We won't hold our breath about seeing it in Canada or the States, but there is an interesting proposal in Australia that would require magazines to carry disclaimers about their fashion photos being airbrushed and Photshopped. (This is not the first country to consider it.) According to a story in Marie Claire's U.K. website, the Australian government unveiled a new strategy to deal with women's body image problems and eating disorders.
Kate Ellis, the Australian youth minister, admitted that the principles were small steps, but would help to end glamorisation of unhealthily thin women.
'Body image is an issue that we must take seriously because it is affecting the health and happiness of substantial sections of our community' she said.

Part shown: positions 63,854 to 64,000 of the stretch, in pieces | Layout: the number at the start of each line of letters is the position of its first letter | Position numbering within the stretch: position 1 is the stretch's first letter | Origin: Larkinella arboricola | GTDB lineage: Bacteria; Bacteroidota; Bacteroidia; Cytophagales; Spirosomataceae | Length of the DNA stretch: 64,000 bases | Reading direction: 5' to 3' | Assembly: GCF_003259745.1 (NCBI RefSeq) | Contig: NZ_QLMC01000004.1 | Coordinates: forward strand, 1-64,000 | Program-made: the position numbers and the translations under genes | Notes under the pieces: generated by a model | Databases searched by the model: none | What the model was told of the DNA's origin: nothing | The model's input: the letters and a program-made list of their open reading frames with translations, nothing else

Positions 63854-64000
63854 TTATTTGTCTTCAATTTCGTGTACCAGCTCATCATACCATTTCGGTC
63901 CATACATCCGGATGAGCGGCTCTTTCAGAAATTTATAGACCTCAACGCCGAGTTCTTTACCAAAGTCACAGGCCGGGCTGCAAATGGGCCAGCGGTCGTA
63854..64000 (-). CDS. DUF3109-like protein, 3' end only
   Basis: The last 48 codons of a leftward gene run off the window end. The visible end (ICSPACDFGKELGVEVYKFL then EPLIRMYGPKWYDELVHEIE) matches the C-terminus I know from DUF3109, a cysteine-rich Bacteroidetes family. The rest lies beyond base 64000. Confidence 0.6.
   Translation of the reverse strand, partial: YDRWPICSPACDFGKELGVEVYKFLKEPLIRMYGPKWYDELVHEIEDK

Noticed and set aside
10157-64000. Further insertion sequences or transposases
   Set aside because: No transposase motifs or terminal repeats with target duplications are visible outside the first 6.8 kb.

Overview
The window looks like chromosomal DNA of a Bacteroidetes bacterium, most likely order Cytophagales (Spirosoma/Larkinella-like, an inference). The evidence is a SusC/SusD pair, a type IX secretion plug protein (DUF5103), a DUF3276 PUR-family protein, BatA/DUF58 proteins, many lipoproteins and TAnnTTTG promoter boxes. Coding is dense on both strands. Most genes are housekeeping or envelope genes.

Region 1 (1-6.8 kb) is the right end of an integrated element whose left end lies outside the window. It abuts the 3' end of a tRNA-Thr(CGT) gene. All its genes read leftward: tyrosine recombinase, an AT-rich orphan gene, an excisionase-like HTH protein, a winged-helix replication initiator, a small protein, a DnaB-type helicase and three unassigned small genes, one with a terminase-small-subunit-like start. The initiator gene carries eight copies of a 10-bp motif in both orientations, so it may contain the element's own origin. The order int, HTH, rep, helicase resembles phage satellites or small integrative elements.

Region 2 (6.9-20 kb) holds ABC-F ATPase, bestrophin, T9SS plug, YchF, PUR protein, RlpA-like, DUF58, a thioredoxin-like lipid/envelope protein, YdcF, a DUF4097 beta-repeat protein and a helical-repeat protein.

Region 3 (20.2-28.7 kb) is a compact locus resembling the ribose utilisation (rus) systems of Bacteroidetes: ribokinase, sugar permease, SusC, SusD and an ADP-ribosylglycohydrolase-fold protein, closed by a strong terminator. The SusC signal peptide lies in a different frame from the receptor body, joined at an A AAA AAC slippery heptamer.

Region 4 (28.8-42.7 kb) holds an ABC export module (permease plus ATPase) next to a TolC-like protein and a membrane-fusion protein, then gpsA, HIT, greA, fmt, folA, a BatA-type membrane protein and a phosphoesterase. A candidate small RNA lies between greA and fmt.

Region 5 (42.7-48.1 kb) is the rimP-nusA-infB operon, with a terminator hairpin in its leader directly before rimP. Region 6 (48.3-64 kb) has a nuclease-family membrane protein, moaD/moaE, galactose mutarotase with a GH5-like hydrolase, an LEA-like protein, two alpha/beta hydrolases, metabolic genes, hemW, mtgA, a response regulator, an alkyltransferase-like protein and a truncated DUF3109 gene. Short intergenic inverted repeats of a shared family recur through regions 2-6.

Under a new code of conduct for the fashion industry, magazines must agree to refrain from heavy retouching of body parts, including the common practices of leg lengthening and trimming of waistlines. The new code also demands that altered photographs must now carry a disclaimer.
- Sure we airbrush, but so what? This isn't journalism, says Self editor
- French law would require disclosure of degree of magazine airbrushing
- Perfect female cover models make men feel insecure
- UK women's editors to draw up voluntary code for use of airbrushing, size 0 models